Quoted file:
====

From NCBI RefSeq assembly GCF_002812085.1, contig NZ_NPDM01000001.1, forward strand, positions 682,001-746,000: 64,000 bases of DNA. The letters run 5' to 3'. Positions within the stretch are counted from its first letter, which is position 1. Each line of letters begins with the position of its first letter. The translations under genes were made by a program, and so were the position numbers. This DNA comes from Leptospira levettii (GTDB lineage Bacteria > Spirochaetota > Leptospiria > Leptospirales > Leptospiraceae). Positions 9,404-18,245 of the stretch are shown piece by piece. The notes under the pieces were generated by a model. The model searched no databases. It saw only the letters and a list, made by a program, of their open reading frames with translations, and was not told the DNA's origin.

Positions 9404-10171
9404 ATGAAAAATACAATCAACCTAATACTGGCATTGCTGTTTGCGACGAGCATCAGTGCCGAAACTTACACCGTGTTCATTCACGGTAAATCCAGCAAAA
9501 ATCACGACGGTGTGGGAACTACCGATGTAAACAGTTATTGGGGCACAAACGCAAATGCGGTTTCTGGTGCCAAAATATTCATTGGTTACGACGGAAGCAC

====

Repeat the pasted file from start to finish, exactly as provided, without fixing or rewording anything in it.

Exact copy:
From NCBI RefSeq assembly GCF_002812085.1, contig NZ_NPDM01000001.1, forward strand, positions 682,001-746,000: 64,000 bases of DNA. The letters run 5' to 3'. Positions within the stretch are counted from its first letter, which is position 1. Each line of letters begins with the position of its first letter. The translations under genes were made by a program, and so were the position numbers. This DNA comes from Leptospira levettii (GTDB lineage Bacteria > Spirochaetota > Leptospiria > Leptospirales > Leptospiraceae). Positions 9,404-18,245 of the stretch are shown piece by piece. The notes under the pieces were generated by a model. The model searched no databases. It saw only the letters and a list, made by a program, of their open reading frames with translations, and was not told the DNA's origin.

Positions 9404-10171
9404 ATGAAAAATACAATCAACCTAATACTGGCATTGCTGTTTGCGACGAGCATCAGTGCCGAAACTTACACCGTGTTCATTCACGGTAAATCCAGCAAAA
9501 ATCACGACGGTGTGGGAACTACCGATGTAAACAGTTATTGGGGCACAAACGCAAATGCGGTTTCTGGTGCCAAAATATTCATTGGTTACGACGGAAGCAC